Collaborative Student Groups

Peer Support on Computers

In my class, students are allowed to offer peer support on the computers. My students identify what is a problem or a need they have and it is my job to identify who might be their support. This has helped my students offer guidance and help in a structured way. Peer support on the computers has helped with increasing academic discourse and social interactions as well as give a structured place for students to provide assistance to each other. Cooperative learning and reciprocal teaching are benefits to this strategy as well.

Strategy Resources (3)
Students In Action
 
 
This is a video on a student coach helping another student. The Peer Support on Computers strategy has been an excellent way to encourage students to persevere on challenging content on DreamBox. I have allowed all students to utilize this strategy on the last 10 minutes of each 30 minute math block, in order for our student experts to still work on their own content for the first 20 minutes.
Poster
 
 
This chart reminds students of a couple strategies to do before asking for peer support on the computers. Place them near the student computers so they can refer to them while working on their math programs.
Students In Action
 
 
This is a video on a student coach helping another student. The Peer Support on Computers strategy has been an excellent way to encourage students to persevere on challenging content on DreamBox. I have allowed all students to utilize this strategy on the last 10 minutes of each 30 minute math block, in order for our student experts to still work on their own content for the first 20 minutes.
Poster
 
 
This chart reminds students of a couple strategies to do before asking for peer support on the computers. Place them near the student computers so they can refer to them while working on their math programs.
Mark Montero
Aspire Titan Academy
Los Angeles, CA


 

About this strategy

Prep Time:
Moderate
Subject:
English / Language Arts
Grade:
Third grade
Similar Strategies
Independent Student Learning
Computer Support Hand Signals

Computer support hand signals are a way for students to nonverbally communicate a need while on the computers. It may be that they have tech issues or perhaps they need help with a lesson. Students hold two fingers up in the air and they wait for either the computer captain, which is a student role, the teacher, or the blended learning coordinator to offer assistance.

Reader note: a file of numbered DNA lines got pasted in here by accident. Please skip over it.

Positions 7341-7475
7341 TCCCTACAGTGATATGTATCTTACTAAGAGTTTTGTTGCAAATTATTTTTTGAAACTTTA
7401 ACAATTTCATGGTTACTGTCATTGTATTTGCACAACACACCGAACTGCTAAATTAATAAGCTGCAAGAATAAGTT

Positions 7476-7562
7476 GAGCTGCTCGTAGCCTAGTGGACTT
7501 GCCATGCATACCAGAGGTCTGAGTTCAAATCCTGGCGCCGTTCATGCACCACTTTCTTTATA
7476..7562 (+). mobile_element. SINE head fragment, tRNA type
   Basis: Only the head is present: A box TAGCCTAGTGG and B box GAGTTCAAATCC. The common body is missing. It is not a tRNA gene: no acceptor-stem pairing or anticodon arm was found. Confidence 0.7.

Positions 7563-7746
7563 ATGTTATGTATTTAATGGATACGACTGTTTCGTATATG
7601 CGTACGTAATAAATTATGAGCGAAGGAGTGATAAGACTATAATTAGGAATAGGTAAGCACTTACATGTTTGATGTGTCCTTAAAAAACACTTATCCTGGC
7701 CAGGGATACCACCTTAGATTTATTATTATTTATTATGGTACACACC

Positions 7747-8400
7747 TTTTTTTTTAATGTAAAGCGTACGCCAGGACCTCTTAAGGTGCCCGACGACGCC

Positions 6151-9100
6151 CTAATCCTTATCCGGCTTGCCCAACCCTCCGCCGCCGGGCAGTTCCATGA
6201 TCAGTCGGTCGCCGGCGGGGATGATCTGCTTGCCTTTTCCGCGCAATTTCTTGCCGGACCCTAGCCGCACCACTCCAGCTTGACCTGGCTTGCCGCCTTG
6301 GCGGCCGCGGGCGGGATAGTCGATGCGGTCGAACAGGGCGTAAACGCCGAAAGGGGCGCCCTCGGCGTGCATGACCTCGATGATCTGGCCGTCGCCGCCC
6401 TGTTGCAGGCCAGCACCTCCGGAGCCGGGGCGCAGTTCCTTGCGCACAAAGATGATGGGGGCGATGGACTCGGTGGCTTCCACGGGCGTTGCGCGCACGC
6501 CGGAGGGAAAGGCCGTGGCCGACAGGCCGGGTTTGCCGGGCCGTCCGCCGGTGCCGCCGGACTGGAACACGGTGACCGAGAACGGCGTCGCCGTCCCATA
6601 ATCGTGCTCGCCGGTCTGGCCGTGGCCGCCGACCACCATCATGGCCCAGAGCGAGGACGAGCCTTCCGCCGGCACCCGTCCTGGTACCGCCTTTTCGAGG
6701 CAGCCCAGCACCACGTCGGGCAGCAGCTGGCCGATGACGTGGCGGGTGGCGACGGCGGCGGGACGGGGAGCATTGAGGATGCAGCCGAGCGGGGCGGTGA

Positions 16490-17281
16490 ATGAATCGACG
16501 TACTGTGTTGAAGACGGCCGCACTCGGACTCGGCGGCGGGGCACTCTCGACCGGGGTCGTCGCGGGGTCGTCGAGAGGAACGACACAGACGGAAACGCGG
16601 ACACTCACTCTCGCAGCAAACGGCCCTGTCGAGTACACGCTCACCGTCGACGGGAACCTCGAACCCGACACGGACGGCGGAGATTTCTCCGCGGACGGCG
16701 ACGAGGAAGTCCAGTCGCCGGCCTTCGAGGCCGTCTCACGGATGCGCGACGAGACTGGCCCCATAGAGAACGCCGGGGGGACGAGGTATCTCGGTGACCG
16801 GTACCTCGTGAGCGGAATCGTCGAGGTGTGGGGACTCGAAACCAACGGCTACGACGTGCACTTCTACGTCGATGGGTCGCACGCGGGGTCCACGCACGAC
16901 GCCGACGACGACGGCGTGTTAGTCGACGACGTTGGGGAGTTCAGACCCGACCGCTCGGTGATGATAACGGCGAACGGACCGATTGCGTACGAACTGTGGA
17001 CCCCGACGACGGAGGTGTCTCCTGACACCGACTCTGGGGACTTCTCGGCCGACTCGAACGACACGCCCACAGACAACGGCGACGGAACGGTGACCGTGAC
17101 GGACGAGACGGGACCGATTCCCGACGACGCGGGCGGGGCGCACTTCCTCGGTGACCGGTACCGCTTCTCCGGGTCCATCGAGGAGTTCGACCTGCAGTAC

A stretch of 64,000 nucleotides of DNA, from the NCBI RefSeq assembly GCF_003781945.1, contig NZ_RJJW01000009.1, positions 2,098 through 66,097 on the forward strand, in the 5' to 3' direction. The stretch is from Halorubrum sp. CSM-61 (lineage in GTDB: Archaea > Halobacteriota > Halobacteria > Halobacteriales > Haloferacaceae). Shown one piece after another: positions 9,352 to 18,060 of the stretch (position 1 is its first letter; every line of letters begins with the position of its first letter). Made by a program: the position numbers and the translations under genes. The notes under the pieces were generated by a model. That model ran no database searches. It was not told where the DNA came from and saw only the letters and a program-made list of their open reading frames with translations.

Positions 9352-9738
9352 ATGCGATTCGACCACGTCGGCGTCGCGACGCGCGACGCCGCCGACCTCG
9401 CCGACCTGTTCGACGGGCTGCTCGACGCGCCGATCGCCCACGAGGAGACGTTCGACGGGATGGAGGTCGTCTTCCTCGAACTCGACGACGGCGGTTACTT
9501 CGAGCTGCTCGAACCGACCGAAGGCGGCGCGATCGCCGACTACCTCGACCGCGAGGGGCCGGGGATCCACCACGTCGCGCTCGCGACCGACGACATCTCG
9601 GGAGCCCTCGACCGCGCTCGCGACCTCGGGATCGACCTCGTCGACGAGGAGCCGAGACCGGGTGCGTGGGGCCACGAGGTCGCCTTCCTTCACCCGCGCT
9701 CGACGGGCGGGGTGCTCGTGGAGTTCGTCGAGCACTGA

Blended Learning Model Overviews
Rotational Model with Two Groups

We began to pilot blended learning three years ago starting with K-2. So our 3rd grade students have had three years of blended learning and we have a solidified understanding of what works. At Aspire Titan Academy, we use a rotational model in both math and ELA, which provides students 90 to 120 minutes of individual computer time daily. In both math and ELA, students are divided into two group, each spending half their time in teacher-led instruction and the remainder of working on the computers. While they’re on the computers, students use either DreamBox Learning (math), i-Ready or myON (reading), or an enrichment program, such as a typing software program.

Number of Students: 26 students

Number of Adults: one teacher; various other adults support during specific times (e.g., Blended Learning Coordinator, Special Education Teachers, etc.)

Length of Class Period/Learning Time: 120 minutes (Reading and Writing Block)

Digital Content/Ed Tech Tools Used on a Regular Basis: MyOn; i-Ready

Hardware Used on a Regular Basis: Lenovo ThinkPads (1:2 ratio); SMARTboard; Document Camera; iPad (for teacher)

Key Features: station rotation; student agency

 
Independent Student Learning
Math Notebook Support on Computers

Each of my students is given the option to use different notepads, lined or grid paper, and scratch paper we have. This strategy is implemented to develop students' ability to convey understanding using models or ideas that they have when using our math software. Students in this clip are given ideas about how to express their thinking using our math strategies card along the computer. Students use the notepads or paper to refer back to their previous notes, and to also help one another by referring back to notes where applicable.  

 
 
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